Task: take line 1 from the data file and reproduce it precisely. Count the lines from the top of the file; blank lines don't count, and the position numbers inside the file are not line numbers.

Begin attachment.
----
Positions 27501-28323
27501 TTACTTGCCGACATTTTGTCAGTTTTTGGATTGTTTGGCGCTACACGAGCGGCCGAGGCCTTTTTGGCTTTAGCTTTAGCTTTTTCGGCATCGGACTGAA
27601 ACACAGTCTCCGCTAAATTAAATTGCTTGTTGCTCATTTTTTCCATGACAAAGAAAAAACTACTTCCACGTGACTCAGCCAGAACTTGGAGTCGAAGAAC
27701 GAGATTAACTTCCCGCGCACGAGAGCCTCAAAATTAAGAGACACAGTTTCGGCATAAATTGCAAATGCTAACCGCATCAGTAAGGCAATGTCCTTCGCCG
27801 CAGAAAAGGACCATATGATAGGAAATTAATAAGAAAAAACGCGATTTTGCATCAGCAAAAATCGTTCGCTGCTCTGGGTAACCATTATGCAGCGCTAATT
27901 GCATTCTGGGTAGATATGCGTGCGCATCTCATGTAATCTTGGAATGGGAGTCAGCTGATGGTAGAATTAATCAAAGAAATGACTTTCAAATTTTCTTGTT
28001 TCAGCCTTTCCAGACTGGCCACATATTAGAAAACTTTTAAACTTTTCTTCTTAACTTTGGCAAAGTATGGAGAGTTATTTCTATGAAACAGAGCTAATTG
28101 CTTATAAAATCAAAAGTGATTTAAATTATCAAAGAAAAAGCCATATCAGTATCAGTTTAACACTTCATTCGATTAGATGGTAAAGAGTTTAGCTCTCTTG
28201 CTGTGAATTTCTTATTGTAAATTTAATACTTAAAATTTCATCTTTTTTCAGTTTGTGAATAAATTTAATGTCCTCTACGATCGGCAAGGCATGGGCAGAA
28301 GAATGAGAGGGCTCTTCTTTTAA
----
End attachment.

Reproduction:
Positions 27501-28323